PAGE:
Teatro de Romea
This resilient theater has weathered two destructive fires, and continues to be one of the most important cultural centers throughout Spain.
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Colloquially, when a play bombs it generally means that it’s performing poorly. Someone took the phrase a bit too literally when they threw an actual bomb from their car at the Hanna Theater in Cleveland, Ohio to protest a production of the musical Hairspray in 1971 (Who knew a beauty product could be so infuriating?) Fortunately, no one was in the theater and only a few windows were shattered. In the fifty years before and since the incident, the Hanna Theater has made an enormous impact on the theater scene in Cleveland.
Over the span of 19 months in the 1920s, five theaters – including the Hanna – would open in the area now known as Playhouse Square, the largest performing arts complex outside of New York City. A beautifully ornate theater with coffered ceilings and green and gold carpets, Hanna premiered The Prince and the Pauper to 1500 slightly-cramped guests – unless you were in row five. At owner Daniel Hanna’s request, that row, and that row only – where he personally sat – received four extra inches of legroom.
Not only did it survive the Great Depression, the Hanna would go on to become the preeminent theater in the region. But despite being placed on the National Register of Historic Places as part of the larger complex in 1978, it closed a decade later due to suburban flight and an overall waning interest in theater.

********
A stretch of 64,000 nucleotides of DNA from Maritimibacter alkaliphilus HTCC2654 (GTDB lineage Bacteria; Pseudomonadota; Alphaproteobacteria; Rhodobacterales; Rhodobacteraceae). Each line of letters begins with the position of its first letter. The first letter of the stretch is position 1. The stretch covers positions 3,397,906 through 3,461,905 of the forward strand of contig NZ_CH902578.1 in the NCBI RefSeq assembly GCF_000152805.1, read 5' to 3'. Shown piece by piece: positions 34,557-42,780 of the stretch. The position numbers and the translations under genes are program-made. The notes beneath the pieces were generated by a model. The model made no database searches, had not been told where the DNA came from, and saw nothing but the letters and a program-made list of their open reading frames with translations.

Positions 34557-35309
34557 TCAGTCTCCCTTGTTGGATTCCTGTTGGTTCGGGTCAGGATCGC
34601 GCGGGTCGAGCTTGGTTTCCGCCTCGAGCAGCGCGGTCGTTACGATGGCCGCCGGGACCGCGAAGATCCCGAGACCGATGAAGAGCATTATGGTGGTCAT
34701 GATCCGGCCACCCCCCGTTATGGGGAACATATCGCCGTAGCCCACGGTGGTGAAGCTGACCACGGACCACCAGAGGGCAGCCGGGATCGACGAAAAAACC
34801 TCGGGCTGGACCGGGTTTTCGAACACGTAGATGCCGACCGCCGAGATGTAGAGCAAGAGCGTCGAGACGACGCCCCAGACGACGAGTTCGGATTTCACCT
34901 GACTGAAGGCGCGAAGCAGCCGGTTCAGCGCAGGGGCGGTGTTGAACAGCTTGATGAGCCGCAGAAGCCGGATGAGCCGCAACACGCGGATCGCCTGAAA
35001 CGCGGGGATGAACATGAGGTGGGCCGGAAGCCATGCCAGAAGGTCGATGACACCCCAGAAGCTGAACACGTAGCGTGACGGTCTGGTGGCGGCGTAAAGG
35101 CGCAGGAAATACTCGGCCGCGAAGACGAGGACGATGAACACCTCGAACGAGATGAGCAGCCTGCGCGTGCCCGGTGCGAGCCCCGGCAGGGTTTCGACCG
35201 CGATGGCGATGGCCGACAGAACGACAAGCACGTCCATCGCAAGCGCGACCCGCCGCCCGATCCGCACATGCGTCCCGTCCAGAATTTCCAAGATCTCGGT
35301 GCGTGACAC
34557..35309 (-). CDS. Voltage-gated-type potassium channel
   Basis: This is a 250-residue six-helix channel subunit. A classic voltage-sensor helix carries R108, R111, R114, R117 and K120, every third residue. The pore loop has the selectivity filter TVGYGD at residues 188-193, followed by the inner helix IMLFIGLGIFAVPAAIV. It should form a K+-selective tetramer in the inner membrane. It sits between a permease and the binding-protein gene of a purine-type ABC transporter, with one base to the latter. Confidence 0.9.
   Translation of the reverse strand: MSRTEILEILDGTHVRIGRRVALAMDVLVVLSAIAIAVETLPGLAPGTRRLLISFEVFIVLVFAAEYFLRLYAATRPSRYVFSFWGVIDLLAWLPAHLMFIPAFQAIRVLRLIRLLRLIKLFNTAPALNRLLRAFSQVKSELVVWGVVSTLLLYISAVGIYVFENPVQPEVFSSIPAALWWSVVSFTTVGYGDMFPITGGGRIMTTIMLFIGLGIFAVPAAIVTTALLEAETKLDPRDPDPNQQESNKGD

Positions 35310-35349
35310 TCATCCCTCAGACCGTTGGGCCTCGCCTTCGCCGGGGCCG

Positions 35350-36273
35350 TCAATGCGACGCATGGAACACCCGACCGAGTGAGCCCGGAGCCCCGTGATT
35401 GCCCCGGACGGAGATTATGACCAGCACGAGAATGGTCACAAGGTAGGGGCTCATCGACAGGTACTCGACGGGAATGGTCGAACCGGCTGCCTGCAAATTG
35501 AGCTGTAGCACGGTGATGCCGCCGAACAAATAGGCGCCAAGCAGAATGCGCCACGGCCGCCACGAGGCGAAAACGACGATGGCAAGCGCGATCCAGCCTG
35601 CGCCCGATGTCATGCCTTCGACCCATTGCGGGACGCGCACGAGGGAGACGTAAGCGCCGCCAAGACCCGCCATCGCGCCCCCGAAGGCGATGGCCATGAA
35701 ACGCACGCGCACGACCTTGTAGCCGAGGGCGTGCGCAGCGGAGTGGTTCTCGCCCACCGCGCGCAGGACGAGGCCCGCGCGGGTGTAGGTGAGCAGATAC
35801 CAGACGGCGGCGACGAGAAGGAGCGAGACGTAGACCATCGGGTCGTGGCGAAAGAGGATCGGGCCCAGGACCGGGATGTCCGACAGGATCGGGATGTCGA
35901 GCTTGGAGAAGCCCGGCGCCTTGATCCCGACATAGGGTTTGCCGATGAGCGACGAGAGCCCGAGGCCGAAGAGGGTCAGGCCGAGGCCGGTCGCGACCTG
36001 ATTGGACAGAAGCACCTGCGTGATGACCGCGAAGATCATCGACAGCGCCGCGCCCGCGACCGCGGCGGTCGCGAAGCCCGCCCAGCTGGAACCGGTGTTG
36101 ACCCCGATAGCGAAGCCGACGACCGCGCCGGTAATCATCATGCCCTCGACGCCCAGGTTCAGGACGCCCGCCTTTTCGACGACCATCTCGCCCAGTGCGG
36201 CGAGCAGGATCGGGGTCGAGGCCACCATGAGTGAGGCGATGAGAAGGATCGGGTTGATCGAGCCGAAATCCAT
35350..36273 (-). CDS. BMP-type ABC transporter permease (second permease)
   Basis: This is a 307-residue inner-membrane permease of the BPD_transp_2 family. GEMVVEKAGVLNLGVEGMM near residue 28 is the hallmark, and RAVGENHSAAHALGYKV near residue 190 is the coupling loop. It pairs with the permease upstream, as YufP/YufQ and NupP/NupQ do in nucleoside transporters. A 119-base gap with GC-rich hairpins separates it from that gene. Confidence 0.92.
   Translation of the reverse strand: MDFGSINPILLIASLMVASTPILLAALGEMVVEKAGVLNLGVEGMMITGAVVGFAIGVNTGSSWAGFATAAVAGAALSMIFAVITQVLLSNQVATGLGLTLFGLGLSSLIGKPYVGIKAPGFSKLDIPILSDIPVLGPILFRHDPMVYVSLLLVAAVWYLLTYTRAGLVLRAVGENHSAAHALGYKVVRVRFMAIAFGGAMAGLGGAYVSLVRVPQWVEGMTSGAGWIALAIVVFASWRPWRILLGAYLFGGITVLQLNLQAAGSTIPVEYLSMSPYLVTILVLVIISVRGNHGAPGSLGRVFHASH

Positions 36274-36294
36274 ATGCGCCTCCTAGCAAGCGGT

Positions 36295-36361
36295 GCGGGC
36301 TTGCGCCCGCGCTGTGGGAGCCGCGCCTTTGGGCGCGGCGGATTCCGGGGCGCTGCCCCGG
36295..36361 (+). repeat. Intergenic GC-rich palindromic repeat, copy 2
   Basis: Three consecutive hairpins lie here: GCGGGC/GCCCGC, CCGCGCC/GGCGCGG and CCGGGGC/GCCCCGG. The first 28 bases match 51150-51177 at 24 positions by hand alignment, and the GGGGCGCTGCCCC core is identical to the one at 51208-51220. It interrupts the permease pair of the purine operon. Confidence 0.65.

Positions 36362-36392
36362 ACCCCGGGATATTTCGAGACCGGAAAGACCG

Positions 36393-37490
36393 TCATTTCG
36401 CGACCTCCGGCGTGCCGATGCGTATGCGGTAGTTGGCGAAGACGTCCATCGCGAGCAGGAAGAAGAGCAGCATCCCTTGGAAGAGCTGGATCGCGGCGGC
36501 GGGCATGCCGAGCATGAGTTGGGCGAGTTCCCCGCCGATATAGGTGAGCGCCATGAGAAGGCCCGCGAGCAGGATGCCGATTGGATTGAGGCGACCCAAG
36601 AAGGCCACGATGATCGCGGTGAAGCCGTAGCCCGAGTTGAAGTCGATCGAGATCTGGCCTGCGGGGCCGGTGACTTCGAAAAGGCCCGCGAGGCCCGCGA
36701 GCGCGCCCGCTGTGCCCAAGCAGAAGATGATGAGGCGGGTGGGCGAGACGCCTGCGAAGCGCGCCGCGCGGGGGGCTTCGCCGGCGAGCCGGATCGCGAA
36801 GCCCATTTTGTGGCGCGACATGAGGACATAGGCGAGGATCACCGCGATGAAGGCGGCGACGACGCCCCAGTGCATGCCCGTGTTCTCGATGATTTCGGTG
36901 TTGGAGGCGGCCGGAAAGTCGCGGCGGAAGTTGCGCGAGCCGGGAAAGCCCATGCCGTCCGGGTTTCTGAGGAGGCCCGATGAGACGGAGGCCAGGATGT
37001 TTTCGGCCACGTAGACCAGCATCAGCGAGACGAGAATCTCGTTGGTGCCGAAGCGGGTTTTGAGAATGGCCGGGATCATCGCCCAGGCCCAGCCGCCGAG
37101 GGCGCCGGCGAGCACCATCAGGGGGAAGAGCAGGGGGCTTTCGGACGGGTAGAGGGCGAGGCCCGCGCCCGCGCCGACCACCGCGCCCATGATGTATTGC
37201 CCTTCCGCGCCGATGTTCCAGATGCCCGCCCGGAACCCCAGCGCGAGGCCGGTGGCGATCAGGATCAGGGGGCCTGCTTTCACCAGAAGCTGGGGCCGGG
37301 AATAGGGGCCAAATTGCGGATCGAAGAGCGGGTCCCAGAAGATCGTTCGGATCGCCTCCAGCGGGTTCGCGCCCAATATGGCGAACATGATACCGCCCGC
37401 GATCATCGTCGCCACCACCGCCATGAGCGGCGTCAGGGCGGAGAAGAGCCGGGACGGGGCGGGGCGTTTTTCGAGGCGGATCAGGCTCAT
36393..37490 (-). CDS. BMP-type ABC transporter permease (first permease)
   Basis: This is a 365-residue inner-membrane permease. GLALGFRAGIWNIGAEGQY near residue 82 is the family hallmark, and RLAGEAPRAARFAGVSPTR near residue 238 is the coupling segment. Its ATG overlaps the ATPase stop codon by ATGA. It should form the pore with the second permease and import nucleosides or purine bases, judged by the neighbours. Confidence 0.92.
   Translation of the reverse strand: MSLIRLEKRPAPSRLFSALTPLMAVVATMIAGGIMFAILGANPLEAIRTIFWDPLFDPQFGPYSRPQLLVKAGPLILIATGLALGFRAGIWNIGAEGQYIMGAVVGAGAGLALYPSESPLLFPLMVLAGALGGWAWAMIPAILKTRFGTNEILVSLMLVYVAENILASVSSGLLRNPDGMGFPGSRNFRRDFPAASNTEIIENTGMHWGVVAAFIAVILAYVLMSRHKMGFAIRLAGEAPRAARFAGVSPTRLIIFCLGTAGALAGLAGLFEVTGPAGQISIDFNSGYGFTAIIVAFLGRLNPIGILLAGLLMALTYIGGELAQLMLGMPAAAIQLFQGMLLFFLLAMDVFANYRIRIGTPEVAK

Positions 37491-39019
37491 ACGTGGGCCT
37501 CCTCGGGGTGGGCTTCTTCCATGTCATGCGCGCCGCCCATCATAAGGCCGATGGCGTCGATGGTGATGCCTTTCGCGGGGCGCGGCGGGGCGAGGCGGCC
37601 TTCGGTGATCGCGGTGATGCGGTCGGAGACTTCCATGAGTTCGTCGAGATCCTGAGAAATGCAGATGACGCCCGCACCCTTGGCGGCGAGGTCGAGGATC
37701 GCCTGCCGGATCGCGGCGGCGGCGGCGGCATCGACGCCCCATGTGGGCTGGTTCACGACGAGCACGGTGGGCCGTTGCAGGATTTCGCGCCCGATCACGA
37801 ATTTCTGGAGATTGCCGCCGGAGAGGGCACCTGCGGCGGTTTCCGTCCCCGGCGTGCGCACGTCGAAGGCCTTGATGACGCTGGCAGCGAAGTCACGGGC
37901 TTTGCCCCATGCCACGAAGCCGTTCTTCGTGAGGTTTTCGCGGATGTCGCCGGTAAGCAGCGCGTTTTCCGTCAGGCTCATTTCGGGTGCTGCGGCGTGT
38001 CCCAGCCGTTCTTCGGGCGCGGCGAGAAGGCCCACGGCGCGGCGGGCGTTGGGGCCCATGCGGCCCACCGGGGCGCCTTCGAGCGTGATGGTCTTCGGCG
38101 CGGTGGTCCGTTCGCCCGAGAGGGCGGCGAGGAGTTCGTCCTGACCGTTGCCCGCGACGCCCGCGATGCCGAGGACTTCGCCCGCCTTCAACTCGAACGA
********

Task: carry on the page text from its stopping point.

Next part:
Almost immediately after it closed, a man named Raymond Shepardson stepped in and is credited for single handedly saving Playhouse Square. Shepardson had a history working in theater – from Cleveland to the Warner Theatre in Washington D.C., the Fox Theatre in Detroit, and five different theaters with varying degrees of “Palace” in their names. Using his expertise from 30 other projects, he went on to reopen the Hanna as a cabaret – saving the structure from impending demolition.
A few decades after receiving a new lease on life, a restoration project was undertaken in earnest by Westlake Reed Leskosky, part of DLR Group. The fully restored Hanna reopened in 2008 with all the modern trimmings and ample legroom for all – even if you were not sitting in Row 5.
Now home to the Great Lakes Theater Festival, the Hanna will be putting on a production of Shakespeare’s seafaring final play The Tempest in its 100th year. While it hasn’t always been smooth sailing for the Hanna – surviving the Great Depression, bombings, and multiple closings – but as with Prospero at the end of the Tempest, all was returned to its rightful order.Know more? Share with us!
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